To evaluate the sensitivity of the heat flux sensor, they used the experimental setup to apply uniform perpendicular heat flux qz and temperature gradient ∇Tz similar to the previous reports (Fig. 3). The observed sensitivity was about an order of magnitude larger than the previously reported sensitivity for a Fe-Al flexible sensor of 0.02 µV/W-m2 (0.2 mV/W) and even larger than the sensors on the rigid substrates. Estimated sensitivity was 0.16 µV/W-m2.
To demonstrate the flexibility of the sensor, they also evaluated the sensor's sensitivity on the bending stage. The sensor was placed between a Cu heatsink with a curvature radius Rstage = 10.5 mm and a bending heater via thermal-interface silicone pads to apply the perpendicular heat flux qz = 1.78 kW/m2. Results were close to anticipated values.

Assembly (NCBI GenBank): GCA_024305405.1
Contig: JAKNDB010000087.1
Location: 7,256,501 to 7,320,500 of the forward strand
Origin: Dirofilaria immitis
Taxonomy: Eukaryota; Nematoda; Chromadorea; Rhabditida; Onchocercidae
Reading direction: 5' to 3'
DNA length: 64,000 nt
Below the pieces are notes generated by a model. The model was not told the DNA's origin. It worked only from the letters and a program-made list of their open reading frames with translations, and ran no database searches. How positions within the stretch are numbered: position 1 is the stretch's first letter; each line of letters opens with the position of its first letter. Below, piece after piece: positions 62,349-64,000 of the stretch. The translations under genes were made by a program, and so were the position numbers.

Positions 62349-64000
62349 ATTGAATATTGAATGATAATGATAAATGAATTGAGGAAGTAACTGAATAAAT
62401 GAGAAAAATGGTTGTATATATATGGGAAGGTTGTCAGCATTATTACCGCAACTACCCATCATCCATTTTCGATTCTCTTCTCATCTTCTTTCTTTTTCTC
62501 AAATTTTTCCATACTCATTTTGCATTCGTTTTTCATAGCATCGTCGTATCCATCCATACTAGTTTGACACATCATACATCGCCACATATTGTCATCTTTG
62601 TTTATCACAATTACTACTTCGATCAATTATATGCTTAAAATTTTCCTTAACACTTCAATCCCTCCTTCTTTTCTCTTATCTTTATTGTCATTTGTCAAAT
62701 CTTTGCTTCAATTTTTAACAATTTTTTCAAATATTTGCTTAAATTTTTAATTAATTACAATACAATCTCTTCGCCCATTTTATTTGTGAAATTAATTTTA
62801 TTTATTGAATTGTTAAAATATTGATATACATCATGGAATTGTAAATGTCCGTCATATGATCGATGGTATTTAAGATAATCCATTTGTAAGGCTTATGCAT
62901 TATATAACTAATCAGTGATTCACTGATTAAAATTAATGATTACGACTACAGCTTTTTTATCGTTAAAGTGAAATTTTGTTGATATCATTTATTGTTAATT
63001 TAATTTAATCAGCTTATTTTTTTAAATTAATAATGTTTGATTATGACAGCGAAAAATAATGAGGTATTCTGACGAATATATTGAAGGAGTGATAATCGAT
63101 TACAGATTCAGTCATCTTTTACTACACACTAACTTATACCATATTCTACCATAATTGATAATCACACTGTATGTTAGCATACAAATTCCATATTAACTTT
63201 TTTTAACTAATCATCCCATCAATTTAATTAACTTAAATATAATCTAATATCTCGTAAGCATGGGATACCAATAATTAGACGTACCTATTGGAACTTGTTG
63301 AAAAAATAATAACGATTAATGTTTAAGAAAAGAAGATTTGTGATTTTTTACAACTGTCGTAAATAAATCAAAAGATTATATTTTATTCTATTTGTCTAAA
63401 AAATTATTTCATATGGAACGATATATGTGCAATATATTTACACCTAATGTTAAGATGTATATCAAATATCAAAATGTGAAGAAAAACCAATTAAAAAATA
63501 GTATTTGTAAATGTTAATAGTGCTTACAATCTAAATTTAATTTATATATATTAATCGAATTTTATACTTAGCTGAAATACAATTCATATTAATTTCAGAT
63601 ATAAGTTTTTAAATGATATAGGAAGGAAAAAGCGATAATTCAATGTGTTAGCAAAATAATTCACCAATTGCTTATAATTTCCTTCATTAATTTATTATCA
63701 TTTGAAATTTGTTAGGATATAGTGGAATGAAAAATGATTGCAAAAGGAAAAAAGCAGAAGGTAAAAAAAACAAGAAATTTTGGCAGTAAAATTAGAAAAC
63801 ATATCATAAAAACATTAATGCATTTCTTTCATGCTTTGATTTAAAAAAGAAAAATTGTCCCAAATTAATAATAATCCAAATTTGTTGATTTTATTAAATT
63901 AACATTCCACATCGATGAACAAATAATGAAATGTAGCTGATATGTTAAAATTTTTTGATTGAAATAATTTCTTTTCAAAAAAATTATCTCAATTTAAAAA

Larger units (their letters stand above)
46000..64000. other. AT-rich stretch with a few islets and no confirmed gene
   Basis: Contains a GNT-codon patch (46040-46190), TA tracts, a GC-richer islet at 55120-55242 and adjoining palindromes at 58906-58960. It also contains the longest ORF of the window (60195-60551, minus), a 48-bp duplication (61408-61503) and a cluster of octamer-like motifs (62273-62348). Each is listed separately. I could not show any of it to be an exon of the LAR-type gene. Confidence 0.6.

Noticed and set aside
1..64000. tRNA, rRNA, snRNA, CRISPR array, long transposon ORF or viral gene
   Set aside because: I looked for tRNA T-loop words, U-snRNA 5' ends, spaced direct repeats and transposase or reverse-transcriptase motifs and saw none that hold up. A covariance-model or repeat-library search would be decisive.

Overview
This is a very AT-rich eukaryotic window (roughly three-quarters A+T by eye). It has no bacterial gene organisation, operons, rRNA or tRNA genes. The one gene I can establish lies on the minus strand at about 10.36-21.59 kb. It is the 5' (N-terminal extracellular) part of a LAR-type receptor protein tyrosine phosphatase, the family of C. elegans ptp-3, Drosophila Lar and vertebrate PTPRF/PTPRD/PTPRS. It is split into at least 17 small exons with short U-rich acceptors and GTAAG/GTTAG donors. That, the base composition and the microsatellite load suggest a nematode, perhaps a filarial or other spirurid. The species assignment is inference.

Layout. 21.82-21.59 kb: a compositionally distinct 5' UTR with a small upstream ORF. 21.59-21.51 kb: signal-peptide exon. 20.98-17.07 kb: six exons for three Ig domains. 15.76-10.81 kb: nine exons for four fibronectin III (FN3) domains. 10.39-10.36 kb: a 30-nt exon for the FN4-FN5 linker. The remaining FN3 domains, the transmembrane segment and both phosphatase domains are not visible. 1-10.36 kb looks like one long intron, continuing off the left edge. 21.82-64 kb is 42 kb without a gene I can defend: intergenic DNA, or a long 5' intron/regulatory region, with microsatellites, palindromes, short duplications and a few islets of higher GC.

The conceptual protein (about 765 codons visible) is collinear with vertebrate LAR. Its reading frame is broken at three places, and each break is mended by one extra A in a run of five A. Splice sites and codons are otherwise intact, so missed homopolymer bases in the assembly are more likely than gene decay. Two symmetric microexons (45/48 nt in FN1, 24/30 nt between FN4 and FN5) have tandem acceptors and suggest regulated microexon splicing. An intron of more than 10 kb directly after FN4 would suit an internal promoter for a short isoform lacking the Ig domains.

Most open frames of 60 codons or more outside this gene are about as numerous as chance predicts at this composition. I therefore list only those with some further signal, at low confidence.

Roll-to-Roll Printing of Anomalous Nernst Thermopile for Direct Sensing of Perpendicular Heat Flux” published in Nature. A PDF version is also available here.